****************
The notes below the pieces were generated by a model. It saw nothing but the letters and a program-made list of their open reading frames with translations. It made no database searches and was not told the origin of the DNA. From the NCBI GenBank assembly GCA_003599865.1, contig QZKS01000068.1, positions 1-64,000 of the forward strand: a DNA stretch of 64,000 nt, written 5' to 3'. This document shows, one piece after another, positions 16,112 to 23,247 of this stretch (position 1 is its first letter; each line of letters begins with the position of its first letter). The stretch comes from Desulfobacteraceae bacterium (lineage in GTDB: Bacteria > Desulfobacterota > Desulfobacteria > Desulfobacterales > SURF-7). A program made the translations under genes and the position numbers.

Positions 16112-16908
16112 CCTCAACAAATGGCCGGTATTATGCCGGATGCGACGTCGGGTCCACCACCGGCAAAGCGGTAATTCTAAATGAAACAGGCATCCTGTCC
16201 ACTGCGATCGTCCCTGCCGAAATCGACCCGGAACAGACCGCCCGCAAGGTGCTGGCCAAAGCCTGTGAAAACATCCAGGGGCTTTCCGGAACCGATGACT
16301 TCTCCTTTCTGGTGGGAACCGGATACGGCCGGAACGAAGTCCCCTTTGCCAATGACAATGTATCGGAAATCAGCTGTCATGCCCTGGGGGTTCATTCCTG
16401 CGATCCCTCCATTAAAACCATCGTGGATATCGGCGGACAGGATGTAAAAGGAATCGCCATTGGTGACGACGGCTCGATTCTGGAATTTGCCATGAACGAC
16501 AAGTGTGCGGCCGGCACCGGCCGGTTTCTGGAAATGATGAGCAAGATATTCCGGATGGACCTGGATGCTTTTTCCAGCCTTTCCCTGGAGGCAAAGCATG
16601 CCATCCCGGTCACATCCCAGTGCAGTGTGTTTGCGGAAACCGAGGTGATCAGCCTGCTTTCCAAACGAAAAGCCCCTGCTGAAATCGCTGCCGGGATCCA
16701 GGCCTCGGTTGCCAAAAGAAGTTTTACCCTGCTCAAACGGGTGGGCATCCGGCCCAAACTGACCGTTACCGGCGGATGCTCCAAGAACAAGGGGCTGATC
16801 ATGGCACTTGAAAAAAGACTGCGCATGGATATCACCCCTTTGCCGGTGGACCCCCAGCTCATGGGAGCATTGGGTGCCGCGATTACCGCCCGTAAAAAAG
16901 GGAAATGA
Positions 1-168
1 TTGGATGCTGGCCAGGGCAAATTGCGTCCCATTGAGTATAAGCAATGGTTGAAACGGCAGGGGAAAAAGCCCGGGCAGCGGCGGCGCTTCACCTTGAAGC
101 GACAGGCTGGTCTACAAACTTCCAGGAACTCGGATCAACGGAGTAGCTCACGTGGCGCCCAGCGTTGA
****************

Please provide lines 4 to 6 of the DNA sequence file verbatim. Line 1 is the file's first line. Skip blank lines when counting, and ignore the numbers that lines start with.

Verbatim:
16201 ACTGCGATCGTCCCTGCCGAAATCGACCCGGAACAGACCGCCCGCAAGGTGCTGGCCAAAGCCTGTGAAAACATCCAGGGGCTTTCCGGAACCGATGACT
16301 TCTCCTTTCTGGTGGGAACCGGATACGGCCGGAACGAAGTCCCCTTTGCCAATGACAATGTATCGGAAATCAGCTGTCATGCCCTGGGGGTTCATTCCTG
16401 CGATCCCTCCATTAAAACCATCGTGGATATCGGCGGACAGGATGTAAAAGGAATCGCCATTGGTGACGACGGCTCGATTCTGGAATTTGCCATGAACGAC